Refreshed Companies website, director Prohibitions

This update from the Companies Office covers two topics: the recently refreshed Companies website, and a discussion about people prohibited from being directors.

Ross Van Der Schyff

Refreshed Companies website

A new-look Companies website has just gone live, with two websites having been created as part of the refresh.

The Companies Office website is the parent website, containing insights, articles, news, notices and legislative information about the Companies Office. The Companies Register website contains the register search, login access and help guides to support practitioners’ tasks.

This update focuses on the Companies Register website (, the home of the Companies Register application, as this is where practitioners and businesses will likely spend most of their time.

Please note, the register application with which readers will be familiar has not changed. Only the website itself has undergone a redesign and update, with some new functionality.

New features across the redesigned website which will be of assistance include:

  • redesigned navigation to make it easier to complete tasks quickly;
  • a manage and maintain section, where all the Register links are stored (previously the online services tab);
  • a new help centre that contains over 100 helpful guides (from choosing a type of company for a business to restoring a company to the Register, everything users need to know about the Register and their obligations can be found here);
  • an improved search facility; and
  • easy access to the other registers administered by the Companies Office (such as limited partnerships).

The refreshed website is now live – to check it out, please visit For a video demonstrating key screens in the new website, visit

Redirects are in place from day one and will take users to the new pages on the new websites.

Director prohibitions

Section 385 of the Companies Act allows the Registrar of Companies to prohibit directors from being involved in the management of a company for a period of up to ten years, meaning that they are not able to take advantage of the limited liability status of a company.

In the 2016/17 financial year, the Registrar prohibited 38 people from being directors of limited liability companies.

“Companies are vehicles for people to do business, and just as some people should not be behind the wheel of a car, these people have shown they should not be directors, each having been involved in companies that failed due to mismanagement,” says Registrar Ross van der Schyff.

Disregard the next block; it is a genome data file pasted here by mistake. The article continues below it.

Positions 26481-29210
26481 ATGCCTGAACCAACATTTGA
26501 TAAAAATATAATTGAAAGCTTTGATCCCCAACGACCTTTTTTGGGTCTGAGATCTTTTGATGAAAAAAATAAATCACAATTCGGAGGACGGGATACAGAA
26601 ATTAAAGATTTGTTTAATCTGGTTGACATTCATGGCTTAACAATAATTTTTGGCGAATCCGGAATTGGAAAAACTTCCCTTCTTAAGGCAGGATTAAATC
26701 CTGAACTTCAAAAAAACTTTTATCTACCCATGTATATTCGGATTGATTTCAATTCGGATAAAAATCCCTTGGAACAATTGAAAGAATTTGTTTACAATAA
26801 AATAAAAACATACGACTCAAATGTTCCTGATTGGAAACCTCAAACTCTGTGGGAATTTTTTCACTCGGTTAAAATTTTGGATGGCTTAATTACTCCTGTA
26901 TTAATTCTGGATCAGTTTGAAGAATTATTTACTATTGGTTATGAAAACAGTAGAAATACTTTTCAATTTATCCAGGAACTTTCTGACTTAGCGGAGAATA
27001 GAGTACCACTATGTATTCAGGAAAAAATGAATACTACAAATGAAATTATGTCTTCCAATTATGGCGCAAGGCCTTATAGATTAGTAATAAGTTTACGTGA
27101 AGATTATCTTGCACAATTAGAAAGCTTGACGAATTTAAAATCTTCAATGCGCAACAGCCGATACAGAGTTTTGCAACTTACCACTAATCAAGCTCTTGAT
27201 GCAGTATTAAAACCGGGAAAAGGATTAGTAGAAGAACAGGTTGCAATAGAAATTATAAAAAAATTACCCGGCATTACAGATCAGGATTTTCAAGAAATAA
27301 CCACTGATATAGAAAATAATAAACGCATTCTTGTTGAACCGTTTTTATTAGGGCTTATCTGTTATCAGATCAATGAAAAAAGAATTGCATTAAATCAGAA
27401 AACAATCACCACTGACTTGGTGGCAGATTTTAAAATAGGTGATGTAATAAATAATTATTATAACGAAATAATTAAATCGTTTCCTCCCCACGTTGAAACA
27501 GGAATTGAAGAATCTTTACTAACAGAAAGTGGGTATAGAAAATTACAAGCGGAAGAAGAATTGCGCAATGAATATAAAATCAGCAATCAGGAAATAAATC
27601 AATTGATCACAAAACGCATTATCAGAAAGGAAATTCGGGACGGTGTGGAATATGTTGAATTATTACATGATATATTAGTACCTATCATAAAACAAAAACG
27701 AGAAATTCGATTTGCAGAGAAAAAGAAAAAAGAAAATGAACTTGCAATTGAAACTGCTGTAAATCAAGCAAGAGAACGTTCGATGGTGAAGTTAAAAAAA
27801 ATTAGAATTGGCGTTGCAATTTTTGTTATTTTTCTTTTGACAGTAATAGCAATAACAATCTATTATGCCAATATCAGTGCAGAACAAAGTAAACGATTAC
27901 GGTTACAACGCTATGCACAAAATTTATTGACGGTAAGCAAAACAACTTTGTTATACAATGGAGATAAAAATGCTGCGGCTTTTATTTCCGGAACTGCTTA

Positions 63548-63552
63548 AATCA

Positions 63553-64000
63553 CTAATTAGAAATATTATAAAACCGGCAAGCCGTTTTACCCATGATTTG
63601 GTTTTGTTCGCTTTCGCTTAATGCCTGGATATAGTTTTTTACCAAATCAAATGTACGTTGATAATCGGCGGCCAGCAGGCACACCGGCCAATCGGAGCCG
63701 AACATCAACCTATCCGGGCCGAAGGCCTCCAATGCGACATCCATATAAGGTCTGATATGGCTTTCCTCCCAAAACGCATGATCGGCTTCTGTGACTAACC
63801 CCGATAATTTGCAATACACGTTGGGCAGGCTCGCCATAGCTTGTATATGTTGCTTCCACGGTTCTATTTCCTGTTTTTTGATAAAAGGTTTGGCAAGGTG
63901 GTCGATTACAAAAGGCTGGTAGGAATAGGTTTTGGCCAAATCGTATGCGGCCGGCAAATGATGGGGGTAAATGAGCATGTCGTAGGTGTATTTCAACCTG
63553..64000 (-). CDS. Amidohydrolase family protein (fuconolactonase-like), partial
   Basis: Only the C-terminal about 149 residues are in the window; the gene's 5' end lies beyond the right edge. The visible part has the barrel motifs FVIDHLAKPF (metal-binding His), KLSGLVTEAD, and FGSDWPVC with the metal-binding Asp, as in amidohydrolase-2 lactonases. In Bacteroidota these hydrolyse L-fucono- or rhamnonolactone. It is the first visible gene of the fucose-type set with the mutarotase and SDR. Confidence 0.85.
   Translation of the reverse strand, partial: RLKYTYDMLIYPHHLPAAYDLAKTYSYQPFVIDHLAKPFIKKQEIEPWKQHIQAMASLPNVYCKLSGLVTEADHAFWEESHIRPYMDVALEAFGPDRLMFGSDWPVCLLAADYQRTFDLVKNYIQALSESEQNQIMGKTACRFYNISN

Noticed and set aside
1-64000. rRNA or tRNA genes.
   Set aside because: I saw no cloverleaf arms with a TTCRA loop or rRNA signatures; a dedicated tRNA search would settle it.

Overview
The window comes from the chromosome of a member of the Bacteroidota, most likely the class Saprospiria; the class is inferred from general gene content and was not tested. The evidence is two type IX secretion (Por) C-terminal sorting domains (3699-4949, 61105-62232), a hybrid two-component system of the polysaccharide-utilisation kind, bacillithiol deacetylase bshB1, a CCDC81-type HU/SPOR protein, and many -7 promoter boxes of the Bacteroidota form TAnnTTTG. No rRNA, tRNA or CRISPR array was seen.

“Limited liability companies create an opportunity for people to open businesses and take risks, which are crucial in allowing New Zealanders to bring their innovative ideas to market. However, being a director comes with important responsibilities. We take breaches of the Companies Act very seriously,” says Mr van der Schyff.

Collectively, the 38 people prohibited from being directors of limited liability companies are banned for 209 years, with three directors receiving particularly lengthy bans of between eight and ten years.

“When directors fail in their duties, it can cause losses for creditors, create a level of distrust in the community, and jeopardise New Zealand’s reputation as a great place to do business,” says Mr van der Schyff.

“The World Bank ranks New Zealand as number one for both ‘ease of doing business’ and ‘starting a business’. I recognise the need to ensure that the ease of incorporating a company in New Zealand is balanced with appropriate regulatory action to ensure that those people who have demonstrated they are not fit to manage companies are prohibited from being directors.

“By prohibiting these people from being directors, the Registrar of Companies provides protection for the public from directors and managers of companies who have been unscrupulous, incompetent or irresponsible, and maintains the reputation of New Zealand.”

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